Looking for Regional Information?

Powerful PowerPoint

By Charles Hopkins Published 10/23/2007 | Computer
In the hands of a skillful communicator, PowerPoint can be a great tool. Unfortunately, there are many who use PowerPoint poorly. A report in the online Wall Street Journal claimed that millions of dollars are being wasted each day due to bad presentations. Whether this is a realistic figure or not, most people have had to suffer through poor presentations at some stage.

The most common mistake in PowerPoint is using too many words. Research suggests that having lots of words on the screen to match a spoken presentation increases the cognitive load on the brain. The end result is that the message actually becomes less clear. Using lots of words can also tempt the presenter into using the slides as a teleprompter. If this is the case, it would be better to write the points on cards and not show them to the audience.

A related problem is using too many bullet points. Again, your key messages can become lost if you have a vast variety of bullet points. Some commentators suggest that you should have no more than six bullet points and the number of words per point should be restricted to a maximum of six. A good guide is to write your points as headlines.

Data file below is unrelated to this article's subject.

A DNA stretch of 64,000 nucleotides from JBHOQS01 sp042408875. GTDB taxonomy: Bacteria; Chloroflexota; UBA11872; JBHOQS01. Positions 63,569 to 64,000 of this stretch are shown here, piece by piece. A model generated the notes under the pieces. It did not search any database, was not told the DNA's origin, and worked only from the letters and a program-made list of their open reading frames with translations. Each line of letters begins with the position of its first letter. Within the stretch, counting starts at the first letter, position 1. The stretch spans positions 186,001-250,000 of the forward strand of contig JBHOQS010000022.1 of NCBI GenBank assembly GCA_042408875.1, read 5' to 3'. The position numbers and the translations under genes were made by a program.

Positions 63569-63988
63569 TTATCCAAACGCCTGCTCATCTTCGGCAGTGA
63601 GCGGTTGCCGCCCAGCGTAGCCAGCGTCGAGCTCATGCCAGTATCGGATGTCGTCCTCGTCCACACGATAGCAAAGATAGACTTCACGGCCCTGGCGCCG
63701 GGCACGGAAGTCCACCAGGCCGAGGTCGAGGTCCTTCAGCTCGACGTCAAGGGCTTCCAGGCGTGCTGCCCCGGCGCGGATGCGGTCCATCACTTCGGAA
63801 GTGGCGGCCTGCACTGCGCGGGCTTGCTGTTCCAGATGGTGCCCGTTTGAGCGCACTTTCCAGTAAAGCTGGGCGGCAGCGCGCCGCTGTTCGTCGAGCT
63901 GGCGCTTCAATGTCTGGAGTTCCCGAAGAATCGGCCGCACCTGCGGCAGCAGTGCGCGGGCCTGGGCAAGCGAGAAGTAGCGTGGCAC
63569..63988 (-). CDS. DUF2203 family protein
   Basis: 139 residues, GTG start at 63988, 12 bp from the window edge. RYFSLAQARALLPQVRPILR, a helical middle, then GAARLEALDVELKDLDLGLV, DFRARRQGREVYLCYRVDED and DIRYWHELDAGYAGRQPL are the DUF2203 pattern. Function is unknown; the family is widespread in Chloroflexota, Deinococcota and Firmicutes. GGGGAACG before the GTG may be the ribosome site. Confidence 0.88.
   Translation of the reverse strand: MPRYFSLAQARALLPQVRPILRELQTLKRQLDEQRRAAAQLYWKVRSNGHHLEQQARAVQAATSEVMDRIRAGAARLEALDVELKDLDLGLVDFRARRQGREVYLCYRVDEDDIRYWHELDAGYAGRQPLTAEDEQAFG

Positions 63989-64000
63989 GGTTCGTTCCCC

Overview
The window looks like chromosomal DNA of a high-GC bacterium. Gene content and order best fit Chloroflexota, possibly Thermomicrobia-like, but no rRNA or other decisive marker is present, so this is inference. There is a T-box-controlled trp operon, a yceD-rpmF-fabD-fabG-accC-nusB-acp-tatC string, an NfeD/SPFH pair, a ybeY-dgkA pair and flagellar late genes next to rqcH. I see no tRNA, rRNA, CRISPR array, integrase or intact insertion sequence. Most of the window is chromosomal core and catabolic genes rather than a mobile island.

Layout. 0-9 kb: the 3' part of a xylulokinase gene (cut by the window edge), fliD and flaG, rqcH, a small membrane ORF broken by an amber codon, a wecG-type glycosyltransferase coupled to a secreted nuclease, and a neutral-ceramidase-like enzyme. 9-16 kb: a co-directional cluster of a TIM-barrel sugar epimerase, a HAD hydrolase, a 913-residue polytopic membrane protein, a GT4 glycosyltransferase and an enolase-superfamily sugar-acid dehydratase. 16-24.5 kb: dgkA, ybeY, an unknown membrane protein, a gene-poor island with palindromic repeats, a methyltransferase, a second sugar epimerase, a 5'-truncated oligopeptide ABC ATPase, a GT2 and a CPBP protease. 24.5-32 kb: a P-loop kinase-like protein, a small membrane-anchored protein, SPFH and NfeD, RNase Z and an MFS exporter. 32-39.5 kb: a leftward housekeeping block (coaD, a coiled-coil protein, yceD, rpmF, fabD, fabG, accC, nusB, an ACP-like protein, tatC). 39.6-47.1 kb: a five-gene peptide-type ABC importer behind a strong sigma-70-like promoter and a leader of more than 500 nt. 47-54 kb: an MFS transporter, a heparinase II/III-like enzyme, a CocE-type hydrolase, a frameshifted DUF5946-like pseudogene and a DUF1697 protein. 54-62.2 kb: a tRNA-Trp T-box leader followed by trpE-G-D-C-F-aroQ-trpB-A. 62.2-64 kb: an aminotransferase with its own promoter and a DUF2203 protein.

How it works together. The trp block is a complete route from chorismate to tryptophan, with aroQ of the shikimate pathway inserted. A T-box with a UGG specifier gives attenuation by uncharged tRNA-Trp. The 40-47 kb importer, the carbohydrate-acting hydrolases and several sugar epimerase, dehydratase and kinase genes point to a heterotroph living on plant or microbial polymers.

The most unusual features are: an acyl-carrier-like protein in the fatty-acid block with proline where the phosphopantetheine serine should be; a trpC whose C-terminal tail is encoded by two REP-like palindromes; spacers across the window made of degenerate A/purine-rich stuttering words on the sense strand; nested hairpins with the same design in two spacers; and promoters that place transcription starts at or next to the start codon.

There are others who suggest that a presentation can be better with no bullet points at all. Because PowerPoint is essentially a visual medium, many advocate using one key message per slide mixed with the use of interesting and relevant images. In fact, slides which contain only an image or a collection of images with no text at all can often make a powerful statement. The beauty of PowerPoint slides is that they dont cost anything, so you can use as many as you want.

A poor choice of background is another source of aggravation for audiences. If you are going to use text, it needs to be seen. A busy background or one that doesnt provide enough contrast between it and the words can lead to text that is unreadable. Distracting backgrounds can be used if the text is placed inside a text box with a plainer background that allows it to be read. Another cause of unreadable text is using a font size that is too small.

Some people seem to be natural presenters. However, the good news is that the skills to construct a good presentation can be learnt. Even a mediocre presenter can shine if they put the effort into designing a winning presentation.